Simon Thornton

Department of Philosophy

Teaching Associate

Staff - simon thornton
simon.thornton@sheffield.ac.uk
Monday, 2pm until 4pm

Full contact details

Simon Thornton
Department of Philosophy
C15
45 Victoria Street
Sheffield
S3 7QB
Profile

Simon joined the department of philosophy in 2021, having previously worked in the Center for Humanities and Social Change at the University of California, Santa Barbara. Simon wrote his PhD on the ethics of K.E. Løgstrup at the University of Essex, after completing his MA in political theory at the University of Sheffield. 

Before turning to philosophy, Simon worked for an NGO in Armenia, and has a background in the politics and culture of the post-Soviet region. 

Research interests
  • Phenomenology and existentialism (especially Kierkegaard, Nietzsche, Heidegger and Levinas).
  • Aesthetics (especially the philosophy of tragedy and comedy, and the philosophy of film)
  • Ethics (especially the ethics of K.E. Løgstrup).
  • Psychoanalysis and philosophy (especially the work of Jonathan Lear).
  • The philosophy Stanley Cavell.
Publications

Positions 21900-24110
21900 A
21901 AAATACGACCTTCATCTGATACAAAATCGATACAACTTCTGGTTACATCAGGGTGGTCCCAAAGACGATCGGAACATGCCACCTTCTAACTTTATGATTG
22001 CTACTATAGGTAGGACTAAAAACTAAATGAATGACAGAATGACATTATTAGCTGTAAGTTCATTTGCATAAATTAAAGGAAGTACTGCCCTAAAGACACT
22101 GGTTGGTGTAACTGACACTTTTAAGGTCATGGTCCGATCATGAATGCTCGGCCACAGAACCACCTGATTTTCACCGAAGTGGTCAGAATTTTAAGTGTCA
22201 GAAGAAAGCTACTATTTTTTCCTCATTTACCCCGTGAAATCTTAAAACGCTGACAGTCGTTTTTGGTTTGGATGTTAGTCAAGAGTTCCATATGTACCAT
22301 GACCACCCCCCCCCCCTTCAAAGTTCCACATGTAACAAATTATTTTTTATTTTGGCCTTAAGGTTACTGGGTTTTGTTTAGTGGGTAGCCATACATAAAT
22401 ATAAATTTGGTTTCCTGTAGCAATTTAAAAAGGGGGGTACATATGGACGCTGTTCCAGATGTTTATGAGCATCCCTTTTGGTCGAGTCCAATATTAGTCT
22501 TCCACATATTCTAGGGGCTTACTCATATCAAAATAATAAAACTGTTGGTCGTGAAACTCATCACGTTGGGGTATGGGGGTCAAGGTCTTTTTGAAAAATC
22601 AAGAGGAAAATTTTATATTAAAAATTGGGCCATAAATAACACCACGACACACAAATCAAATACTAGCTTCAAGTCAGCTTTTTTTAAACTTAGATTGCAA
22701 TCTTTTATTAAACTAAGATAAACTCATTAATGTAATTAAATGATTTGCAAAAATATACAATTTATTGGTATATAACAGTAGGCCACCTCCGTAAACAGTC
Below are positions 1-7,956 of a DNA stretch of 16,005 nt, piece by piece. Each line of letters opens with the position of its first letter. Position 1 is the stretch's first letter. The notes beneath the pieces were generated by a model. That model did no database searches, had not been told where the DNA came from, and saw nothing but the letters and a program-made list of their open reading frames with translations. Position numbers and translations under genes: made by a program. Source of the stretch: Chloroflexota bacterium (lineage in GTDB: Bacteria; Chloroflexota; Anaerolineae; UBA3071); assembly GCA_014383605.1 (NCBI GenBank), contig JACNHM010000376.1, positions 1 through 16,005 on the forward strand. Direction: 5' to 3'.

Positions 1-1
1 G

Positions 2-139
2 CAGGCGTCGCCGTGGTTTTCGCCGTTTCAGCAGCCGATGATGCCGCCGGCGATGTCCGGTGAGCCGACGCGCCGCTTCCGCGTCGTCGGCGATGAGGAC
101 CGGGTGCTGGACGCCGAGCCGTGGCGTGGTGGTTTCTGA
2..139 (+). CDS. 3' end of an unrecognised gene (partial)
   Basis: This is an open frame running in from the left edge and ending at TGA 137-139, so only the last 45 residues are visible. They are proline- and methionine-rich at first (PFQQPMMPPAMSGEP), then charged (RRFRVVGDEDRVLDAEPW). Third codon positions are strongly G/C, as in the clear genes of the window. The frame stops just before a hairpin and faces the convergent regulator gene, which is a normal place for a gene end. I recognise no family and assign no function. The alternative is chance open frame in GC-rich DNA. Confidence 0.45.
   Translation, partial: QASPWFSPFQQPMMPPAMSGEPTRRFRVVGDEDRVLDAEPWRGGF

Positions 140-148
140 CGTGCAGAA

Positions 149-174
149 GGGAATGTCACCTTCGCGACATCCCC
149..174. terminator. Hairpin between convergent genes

Journal articles

Chapters

  • Thornton S & Lewis J (2023) Levinas and 'Finite Freedom' In Saunders J (Ed.), Freedom After Kant From German Idealism to Ethics and the Self RIS download Bibtex download
  • Thornton S (2022) ‘Guilty?’/‘Not Guilty?’ Kierkegaardian Reflections on Carbon Ideologies In Kowalewski J (Ed.), The Environmental Apocalypse Interdisciplinary Reflections on the Climate Crisis Routledge RIS download Bibtex download
  • Thornton S & Eagan A (2020) Herzog's Post-tragic Aesthetic: A Kierkegaardian Perspective In Wilson MB & Turner C (Ed.), The Philosophy of Werner Herzog (pp. 215-215). Philosophy of Popular Culture RIS download Bibtex download
Teaching interests

My courses typically involve looking at challenging philosophical texts within a historical context. Emphasis is placed on how these texts express or articulate complex and difficult ideas and trying to understand or interpret them. In this way, my modules develop students’ philosophical imagination, along with the capacity for philosophical argumentation.

Teaching activities

I teach on the following modules:

  • PHI158 Philosophy of Sex
  • PHI325 PHI6600 Phenomenology
  • PHI355 Philosophical Project 1: Nietzsche
  • PHI212 Philosophy and the Arts
  • Philosophical Project 2: Aesthetic Experience